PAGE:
Delaware, along with Nevada, Montana and Oregon, is one of four states that has long had sports betting laws in its books, exempting it from the 1992 Professional and Amateur Sports Protection Act, a federal law which banned states from getting into the bookmaking business. While Montana and Nevada still support sports gambling and Oregon only recently shut down its sports lottery, Delaware hasn’t toyed with it since a failed run during the 1976 NFL season.
It’s hardly surprising that Chicago is angling for more tax dollars to prop up its Olympic bid:
The Olympic bid team wants the state to up its financial guarantee from the $150 million in taxpayer funds pledged in 2007 by ousted Gov. Rod Blagojevich to $250 million.
Not only can the D.C. City Council not govern, they also can’t ball, not even against pasty, limp-wrist media types:
Sure, the media’s 16-member team bested the council, 35-25, for a plaque and a year’s worth of bragging rights, but the real story was in the 28 minutes of pushing, shoving, diving for loose balls and other displays of not-so-athleticism at the Verizon Center.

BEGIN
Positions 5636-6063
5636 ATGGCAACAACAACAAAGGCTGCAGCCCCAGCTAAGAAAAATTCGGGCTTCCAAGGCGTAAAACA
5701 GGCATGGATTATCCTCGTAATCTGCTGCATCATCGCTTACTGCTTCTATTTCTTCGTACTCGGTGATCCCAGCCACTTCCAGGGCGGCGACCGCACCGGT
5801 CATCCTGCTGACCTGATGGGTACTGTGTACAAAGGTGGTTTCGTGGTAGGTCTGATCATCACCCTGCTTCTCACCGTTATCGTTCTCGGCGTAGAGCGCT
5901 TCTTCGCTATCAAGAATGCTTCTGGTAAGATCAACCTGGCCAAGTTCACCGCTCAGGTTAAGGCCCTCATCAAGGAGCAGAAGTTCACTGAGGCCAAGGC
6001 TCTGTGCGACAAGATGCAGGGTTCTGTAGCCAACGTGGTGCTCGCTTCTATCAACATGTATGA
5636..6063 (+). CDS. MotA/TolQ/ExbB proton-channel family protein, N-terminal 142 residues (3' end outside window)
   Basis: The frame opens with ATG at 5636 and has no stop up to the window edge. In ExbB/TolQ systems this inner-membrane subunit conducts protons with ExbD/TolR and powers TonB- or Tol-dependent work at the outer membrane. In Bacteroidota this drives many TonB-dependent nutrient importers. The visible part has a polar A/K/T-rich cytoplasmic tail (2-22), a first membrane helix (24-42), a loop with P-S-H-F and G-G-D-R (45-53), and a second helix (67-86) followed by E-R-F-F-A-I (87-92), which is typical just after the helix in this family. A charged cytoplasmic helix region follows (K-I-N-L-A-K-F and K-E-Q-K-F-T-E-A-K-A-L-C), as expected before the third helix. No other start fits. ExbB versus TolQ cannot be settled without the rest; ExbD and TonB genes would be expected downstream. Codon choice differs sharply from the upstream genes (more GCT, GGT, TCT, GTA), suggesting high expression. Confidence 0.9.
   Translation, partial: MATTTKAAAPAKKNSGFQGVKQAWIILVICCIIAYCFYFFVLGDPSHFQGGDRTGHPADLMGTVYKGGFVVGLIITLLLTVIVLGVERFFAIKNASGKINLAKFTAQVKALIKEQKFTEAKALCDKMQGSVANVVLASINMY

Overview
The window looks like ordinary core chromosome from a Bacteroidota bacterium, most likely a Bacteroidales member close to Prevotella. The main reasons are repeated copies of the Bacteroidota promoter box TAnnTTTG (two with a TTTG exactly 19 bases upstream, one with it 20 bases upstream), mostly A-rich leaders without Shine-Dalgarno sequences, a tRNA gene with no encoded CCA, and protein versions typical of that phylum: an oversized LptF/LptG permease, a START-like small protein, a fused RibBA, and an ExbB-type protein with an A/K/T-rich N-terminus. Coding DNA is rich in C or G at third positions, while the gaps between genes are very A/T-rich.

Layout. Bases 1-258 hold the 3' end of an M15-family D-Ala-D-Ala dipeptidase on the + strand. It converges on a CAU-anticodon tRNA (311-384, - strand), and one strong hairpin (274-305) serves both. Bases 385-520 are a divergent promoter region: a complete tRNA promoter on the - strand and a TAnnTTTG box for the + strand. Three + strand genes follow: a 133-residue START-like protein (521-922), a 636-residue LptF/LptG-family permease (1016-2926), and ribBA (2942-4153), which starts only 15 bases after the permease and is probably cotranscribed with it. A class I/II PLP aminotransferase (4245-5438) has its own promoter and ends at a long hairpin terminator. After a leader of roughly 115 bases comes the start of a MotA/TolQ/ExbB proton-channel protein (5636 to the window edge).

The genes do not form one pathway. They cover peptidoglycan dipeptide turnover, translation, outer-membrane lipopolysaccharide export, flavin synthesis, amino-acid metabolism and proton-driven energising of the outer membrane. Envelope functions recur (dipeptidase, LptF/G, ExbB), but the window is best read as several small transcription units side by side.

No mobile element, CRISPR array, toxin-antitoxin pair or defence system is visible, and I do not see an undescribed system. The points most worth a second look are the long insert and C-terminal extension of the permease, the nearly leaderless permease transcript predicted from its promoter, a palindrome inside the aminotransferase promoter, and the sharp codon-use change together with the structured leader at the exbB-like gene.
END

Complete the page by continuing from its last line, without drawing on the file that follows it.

Simon Barnes on why sporting events make alluring targets for terrorists:
But there is something still closer to the heart of a properly vengeful terrorist waging war against the world gone wrong. That is frivolity. Sport is an essentially trivial activity. To the puritan mindset, sport is a living statement of the world’s failure to take your issue of choice with the right kind of seriousness. If you attack the frivolity of sport, you are trumpeting in the loudest fashion possible the absolute and irrefragable seriousness of your own cause.